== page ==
Toru Umeda, Professor, Reitaku University, Japan and Vice Chair, Transparency International Japan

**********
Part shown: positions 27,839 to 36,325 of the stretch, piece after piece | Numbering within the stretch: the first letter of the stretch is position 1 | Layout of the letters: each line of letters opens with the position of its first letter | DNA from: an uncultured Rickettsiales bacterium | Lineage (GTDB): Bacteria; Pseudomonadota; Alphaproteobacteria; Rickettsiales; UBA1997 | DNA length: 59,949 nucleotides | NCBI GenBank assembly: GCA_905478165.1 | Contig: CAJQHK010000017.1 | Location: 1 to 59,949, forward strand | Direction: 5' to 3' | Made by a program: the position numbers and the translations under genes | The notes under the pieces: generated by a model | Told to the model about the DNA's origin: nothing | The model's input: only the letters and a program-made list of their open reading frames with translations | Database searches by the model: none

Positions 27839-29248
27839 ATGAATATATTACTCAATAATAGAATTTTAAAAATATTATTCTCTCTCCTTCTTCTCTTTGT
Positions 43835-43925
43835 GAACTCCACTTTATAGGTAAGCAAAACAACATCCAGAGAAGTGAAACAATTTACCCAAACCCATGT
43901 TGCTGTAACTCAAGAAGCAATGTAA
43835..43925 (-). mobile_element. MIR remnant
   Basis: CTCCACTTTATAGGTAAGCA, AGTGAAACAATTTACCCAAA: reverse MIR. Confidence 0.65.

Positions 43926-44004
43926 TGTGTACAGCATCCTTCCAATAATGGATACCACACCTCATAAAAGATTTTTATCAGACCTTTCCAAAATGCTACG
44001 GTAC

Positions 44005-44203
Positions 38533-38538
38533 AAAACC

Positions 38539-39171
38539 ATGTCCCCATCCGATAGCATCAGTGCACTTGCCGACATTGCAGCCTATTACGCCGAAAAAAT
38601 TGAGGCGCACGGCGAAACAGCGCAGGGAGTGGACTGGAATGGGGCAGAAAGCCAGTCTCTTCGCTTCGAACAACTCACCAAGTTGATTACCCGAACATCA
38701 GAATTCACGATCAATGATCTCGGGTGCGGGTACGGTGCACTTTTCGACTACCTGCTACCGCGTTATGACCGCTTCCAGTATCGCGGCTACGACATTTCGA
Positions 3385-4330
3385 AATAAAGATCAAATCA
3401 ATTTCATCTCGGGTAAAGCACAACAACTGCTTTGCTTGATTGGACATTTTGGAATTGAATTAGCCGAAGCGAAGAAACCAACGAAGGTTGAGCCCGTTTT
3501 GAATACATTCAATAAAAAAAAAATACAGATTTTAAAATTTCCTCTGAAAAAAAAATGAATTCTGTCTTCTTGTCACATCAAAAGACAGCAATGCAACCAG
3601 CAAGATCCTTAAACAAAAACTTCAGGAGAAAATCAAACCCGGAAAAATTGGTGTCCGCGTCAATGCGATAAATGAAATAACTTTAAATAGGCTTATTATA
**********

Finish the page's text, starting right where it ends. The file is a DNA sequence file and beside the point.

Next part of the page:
This paper is part of my work to address ‘economism’, a prevailing ideology or conventional mindset, which I think needs to be overcome as it provides little ground for supporting public-good-serving behaviors. Adam Smith appreciates "prudence" in the Theory of Moral Sentiments, while he remains silent about public-good-serving behaviors, especially the exercise of ‘superior prudence’, in the Wealth of Nations, focusing only on the pursuit of individual self-interest. Amartya Sen focused on the distancing of economics from ethics. He points out that human beings are not only motivated by their self-interest concerns, but also motivated out of concern for public good. Sharing his perspective, I would further argue that ‘superior prudence’ as well as ‘self-command’ should be appreciated to make convincing arguments for the public- or others-regarding behaviors of economic actors in the market. I question Sen’s attempt to integrally consider Smith’s works to produce a broad view of human beings, as WN provides little evidence supporting concern other than self-interest. Smith was free from economism in the TMS, while he was writing WN under the yoke of pristine economism. This caused the differing tones of his two works. The distancing of economics and ethics had already started within Smith himself. Critics say that selfish and unscrupulous pursuit of self-interest may lead to demise of a community. How this could be checked in practice concerns the exercise of the ‘superior prudence’ and partly related to how we should address the growing distance between economics and ethics.